Obligatory San Luis Valley shot from a Sangre summit
Adams out of the clouds
Spring/Comanche from Venable, Horn Peak behind
Looking north to Rito Alto/Hermit/etc...
Colin descending Venable through blowing snow, Pikes in background
We took advantage of our familiarity with the south face on the descent and avoided the icy/steep portions. Once down in the valley we picked up the Comanche Pass trail around 11,600 and followed it back to our campsite. Tired and thrilled we survived the rapture, we relaxed until lights out around 8:00.
Sunday: Point 13,153 ~11 miles and 3,700 feet, Spring is here
After another 4:30 alarm, we were back on trail around 5:30. The trail up the basin was pretty easy to follow in the snow and there wasn't ever a need for snowshoes (I left them at camp all weekend). It was mostly about ankle deep and very occasionally I'd sink my whole boot in. Once at the lake, the views of Adams opened up and it was shaping up to be a perfect Spring day after we endured winter the day before.
Mike with Adams in the background
13,054 in morning light
We crossed the frozen N. Crestone Lake at its western tip and tried to climb too early. The slope was way too icy for our comfort level - we were dealing with 3-4 inches of fresh stuff on top of ice covered rock - Nothing for purchase. We descended back to the lake and easier terrain. From there Colin chose to head up the normal path to the saddle, but Mike didn't have crampons and we weren't sure how steep it got at the top. I went with him up some cliff bands/benches to climbers right which ended up being MUCH more difficult than the saddle route. In hindsight, the correct decision would have been for Colin and I to lead the snowfield to the saddle, kicking in steps for Mike with our crampons.
Mike and I gained the ridge ~100 feet above the saddle after a fun little gully (which followed a lot of very dicey terrain that I didn't care much for). Oddly, Colin was right there when we topped out. The 3 of us finished the rest of the climb off without incident. Now, we could really appreciate the views from the top.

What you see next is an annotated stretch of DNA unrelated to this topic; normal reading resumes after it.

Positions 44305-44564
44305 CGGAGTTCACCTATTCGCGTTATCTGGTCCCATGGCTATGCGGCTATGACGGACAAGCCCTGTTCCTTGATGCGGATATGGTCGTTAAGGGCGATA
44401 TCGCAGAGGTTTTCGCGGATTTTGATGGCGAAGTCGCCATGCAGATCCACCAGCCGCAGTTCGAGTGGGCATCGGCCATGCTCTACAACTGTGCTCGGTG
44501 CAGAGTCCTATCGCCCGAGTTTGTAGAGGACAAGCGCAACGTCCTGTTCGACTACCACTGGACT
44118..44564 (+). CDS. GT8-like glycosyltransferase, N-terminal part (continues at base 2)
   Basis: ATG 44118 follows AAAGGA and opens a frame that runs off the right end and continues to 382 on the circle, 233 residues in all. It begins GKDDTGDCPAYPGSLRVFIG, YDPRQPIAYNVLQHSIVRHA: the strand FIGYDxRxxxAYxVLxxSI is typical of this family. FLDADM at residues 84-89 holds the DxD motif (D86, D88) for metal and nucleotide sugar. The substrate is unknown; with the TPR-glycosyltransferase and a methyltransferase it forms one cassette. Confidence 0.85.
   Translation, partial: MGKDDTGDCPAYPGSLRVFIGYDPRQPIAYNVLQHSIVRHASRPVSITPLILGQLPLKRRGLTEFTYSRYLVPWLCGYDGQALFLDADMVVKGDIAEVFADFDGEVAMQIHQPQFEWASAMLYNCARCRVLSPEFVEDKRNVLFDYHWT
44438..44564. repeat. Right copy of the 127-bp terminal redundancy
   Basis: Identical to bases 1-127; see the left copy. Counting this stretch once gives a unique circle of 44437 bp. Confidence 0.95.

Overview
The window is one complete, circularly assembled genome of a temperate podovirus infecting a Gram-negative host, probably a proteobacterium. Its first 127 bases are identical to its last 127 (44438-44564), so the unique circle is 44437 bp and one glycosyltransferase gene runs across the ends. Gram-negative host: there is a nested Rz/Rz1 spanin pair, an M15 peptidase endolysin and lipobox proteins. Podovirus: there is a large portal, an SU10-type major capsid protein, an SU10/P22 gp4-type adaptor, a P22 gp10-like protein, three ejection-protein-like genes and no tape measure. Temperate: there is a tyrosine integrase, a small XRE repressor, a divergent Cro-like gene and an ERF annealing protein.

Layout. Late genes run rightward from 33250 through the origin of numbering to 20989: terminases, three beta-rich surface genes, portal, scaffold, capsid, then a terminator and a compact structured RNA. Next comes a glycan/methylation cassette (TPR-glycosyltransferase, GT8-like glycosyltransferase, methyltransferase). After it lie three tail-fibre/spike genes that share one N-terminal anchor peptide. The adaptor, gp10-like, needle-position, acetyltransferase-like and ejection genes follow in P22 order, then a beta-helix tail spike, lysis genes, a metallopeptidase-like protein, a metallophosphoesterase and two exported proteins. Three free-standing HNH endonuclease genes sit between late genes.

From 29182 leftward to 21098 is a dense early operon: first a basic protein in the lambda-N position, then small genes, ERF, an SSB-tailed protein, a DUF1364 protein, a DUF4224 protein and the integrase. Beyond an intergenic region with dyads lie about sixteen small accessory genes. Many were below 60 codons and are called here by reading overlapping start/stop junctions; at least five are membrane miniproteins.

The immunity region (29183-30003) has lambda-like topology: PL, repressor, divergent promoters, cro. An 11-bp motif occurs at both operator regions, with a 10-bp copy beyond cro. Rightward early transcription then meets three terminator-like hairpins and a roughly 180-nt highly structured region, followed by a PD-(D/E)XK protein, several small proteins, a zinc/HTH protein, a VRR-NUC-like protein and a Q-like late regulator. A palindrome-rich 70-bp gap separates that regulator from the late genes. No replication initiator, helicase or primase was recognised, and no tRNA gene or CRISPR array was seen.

Final traverse for summit of 13,153
Lenticulars over Adams (Photo by Mike)
Our 3 from the day before
Another obligatory San Luis shot
Then, the craziest thing happened. I was looking west when some movement caught my eye. Was that a goat coming this way? No, it was actually a person. This was the last place we expected to see a climber. It turned out to be a couple of guys that came up from S. Crestone and they were headed over to 13,546. We chatted for a while and then went our seperate ways.
The descent was uneventful except for a very enjoyable glissade from the saddle. (It turned out to be very mellow/safe and was by far the better ascent choice.) The snow is melting very quickly and the trail should be pretty dry if we get the least bit of a dry spell. Anything that was ankle deep was now muddy slush and I can't remember stepping in anything more than ankle deep on the way out. Our campsite, which we dug out of 2" of snow was now all mud and there wasn't any lingering ice on the log crossings. We got back to camp around 1:00, packed up, and to the trailhead at 2:35.
Colin making the initial descent
Glissage path from the Adams saddle
Colin hiking on N. Crestone Lake (Photo by Mike)
One last shot of Adams from above N. Crestone Lake - Our tracks can be seen across the lake and from the saddle.
13,153 from N. Crestone Trail (photo by Mike)
Waterfall on the hike out